About Poison Ivy, Oak and Sumac

Get the scoop on four common poisonous plants: Western poison oak, Eastern poison oak, poison sumac, and common poison ivy.
By Terry Krautwurst
June/July 2001
Add to My MSN

Avoid an irritating rash by learning more about common poisonous plants and their prime habitats.

Content Tools

Related Content

Tips and Home Remedies for Treating Poison Ivy, Rash, Blisters and Itching

Bust the myths surrounding poison ivy and decide which DIY remedies are right for you.

Recognize, Prevent and Treat Poison Ivy, Poison Oak, and Poison Sumac

learn what causes poison ivy, oak or sumac rash and how to treat it, as well as tips on recognizing,...

What to Pack for Camping Trips

Make sure your family camping trip is safe and enjoyable by packing the right gear. Originally publi...

In Home Remedies for Poison Ivy, we covered common preventive measures and home treatments for itchy rashes caused by poisonous plants. Now, let’s take a closer look at four common ones.

Western Poison Oak

Toxicodendron diversilobum

Considered the poison oak by some botanists, this plants is common on the Pacific Coast (except for the Olympic Peninsula) from southern British Columbia to northern Baja California. Its three leaflets seem randomly lobed and resemble oak leaves.

Most often found as a spreading, freestanding shrub 2 to 6 feet tall, Western poison oak can also take the form of a tall, climbing vine.

Eastern Poison Oak

Toxicodendron toxicarium; also T. quercifolium

Unlike poison ivy, this low shrub never climbs or produces aerial rootlets. It grows in poor, sandy soils such as those of oak-pine savannas in the Atlantic and Gulf coastal plains and in scrub oak forests in Arkansas and Missouri.

The plant's three leaflets are distinctly roundlobed and resemble the leaves of the common, nontoxic white oak tree. Eastern poison oak berries are white and are borne in clusters.

Poison Sumac

Toxicodendron vernix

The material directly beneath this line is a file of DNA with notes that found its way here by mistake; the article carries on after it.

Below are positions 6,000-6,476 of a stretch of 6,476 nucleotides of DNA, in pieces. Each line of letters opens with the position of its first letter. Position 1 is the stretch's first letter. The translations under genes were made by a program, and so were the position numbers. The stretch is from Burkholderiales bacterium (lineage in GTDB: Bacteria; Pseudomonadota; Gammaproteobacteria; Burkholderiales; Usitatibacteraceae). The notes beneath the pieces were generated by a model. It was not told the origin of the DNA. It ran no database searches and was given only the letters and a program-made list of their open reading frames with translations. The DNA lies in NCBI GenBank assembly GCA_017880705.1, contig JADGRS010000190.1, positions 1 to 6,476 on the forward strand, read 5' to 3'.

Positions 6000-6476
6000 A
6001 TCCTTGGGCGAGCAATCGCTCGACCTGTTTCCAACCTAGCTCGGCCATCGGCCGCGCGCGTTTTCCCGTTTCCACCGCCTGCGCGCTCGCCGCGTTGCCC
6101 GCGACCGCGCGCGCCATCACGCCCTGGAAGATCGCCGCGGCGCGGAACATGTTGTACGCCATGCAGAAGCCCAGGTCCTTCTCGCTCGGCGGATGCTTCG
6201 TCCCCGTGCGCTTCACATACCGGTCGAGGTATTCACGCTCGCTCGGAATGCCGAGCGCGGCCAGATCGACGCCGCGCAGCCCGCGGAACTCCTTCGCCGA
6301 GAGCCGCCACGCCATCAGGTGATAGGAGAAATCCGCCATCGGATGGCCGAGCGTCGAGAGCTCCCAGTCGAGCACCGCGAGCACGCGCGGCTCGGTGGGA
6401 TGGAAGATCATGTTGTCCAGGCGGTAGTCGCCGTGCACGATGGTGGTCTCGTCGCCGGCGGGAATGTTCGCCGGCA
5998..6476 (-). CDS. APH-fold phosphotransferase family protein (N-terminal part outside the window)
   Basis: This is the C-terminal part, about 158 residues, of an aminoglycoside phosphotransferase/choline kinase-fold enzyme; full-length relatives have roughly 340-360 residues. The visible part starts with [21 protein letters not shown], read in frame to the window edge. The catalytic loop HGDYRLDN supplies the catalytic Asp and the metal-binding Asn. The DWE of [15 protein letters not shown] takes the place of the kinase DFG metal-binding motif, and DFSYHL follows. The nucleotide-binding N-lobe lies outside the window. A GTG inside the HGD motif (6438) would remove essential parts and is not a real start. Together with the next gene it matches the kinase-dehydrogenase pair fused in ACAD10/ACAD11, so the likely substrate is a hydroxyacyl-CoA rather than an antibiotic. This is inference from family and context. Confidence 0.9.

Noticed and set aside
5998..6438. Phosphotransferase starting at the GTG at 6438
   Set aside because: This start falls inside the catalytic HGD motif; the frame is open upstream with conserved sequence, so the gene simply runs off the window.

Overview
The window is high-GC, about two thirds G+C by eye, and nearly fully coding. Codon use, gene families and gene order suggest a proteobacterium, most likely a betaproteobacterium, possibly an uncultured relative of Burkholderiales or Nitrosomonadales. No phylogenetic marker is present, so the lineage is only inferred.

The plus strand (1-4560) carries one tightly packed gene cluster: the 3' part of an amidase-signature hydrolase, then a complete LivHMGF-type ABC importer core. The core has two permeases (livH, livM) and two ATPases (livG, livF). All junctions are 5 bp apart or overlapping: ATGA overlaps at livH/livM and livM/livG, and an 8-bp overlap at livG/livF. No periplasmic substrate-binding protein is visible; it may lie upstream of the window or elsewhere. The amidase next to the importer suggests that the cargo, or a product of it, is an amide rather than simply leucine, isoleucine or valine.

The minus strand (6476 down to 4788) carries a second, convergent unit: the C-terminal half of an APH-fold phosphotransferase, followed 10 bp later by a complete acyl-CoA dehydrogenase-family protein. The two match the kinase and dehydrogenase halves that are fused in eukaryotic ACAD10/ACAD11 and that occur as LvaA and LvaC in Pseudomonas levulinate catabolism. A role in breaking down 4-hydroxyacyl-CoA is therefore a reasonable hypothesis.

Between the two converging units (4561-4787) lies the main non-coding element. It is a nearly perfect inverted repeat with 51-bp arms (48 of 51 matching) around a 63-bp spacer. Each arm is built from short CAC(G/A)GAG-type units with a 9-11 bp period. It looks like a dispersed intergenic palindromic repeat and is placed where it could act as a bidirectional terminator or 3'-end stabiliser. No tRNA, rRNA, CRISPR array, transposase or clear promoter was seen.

This tall shrub prefers low, damp, swampy places and may grow to 15 feet. Like its nonpoisonous sumac cousins, it has compound leaves with multiple leaflets, but there the similarities end. Poison sumac leaves generally have seven to 13 smooth-edged leaflets; nonpoisonous sumac leaves have 11 to 31 toothed leaflets.

Poison sumac yields pale-yellow or cream-colored berries that hang in drooping bunches; nonpoisonous species produce upright, conical clusters of red fruit in typical "staghorn" fashion.

Poison sumac is closely related to the Asiatic lacquer tree, and it is sometimes known as "poison dogwood."

Common Poison Ivy

Toxicodendron radicans 

Poison ivy is found throughout the U.S., except for some desert areas, as well as much of Canada and Mexico. It can be a shrub, ground cover or woody vine covered with hairy aerial rootlets. Generally, in Eastern states the plant's three leaflets are smooth-edged, while varieties in Central and Southeastern regions have notched or toothed leaflets. Some Western varieties have a distinct lobe or "thumb" on one or both sides of each leaflet.

In spring, young leaves often appear glossy and reddish but then turn dull green. Emergence of foliage is followed by greenish white to pale yellow flowers that later yield clusters of small, yellowish-to-white berries.

Post a comment below.


Subscribe Today - Pay Now & Save 66% Off the Cover Price

First Name: *
Last Name: *
Address: *
City: *
State/Province: *
Zip/Postal Code:*
(* indicates a required item)
Canadian subs: 1 year, (includes postage & GST). Foreign subs: 1 year, . U.S. funds.
Canadian Subscribers - Click Here
Non US and Canadian Subscribers - Click Here

Lighten the Strain on the Earth and Your Budget

MOTHER EARTH NEWS is the guide to living — as one reader stated — “with little money and abundant happiness.” Every issue is an invaluable guide to leading a more sustainable life, covering ideas from fighting rising energy costs and protecting the environment to avoiding unnecessary spending on processed food. You’ll find tips for slashing heating bills; growing fresh, natural produce at home; and more. MOTHER EARTH NEWS helps you cut costs without sacrificing modern luxuries.

At MOTHER EARTH NEWS, we are dedicated to conserving our planet’s natural resources while helping you conserve your financial resources. That’s why we want you to save money and trees by subscribing through our earth-friendly automatic renewal savings plan. By paying with a credit card, you save an additional $5 and get 6 issues of MOTHER EARTH NEWS for only $12.00 (USA only).

You may also use the Bill Me option and pay $17.00 for 6 issues.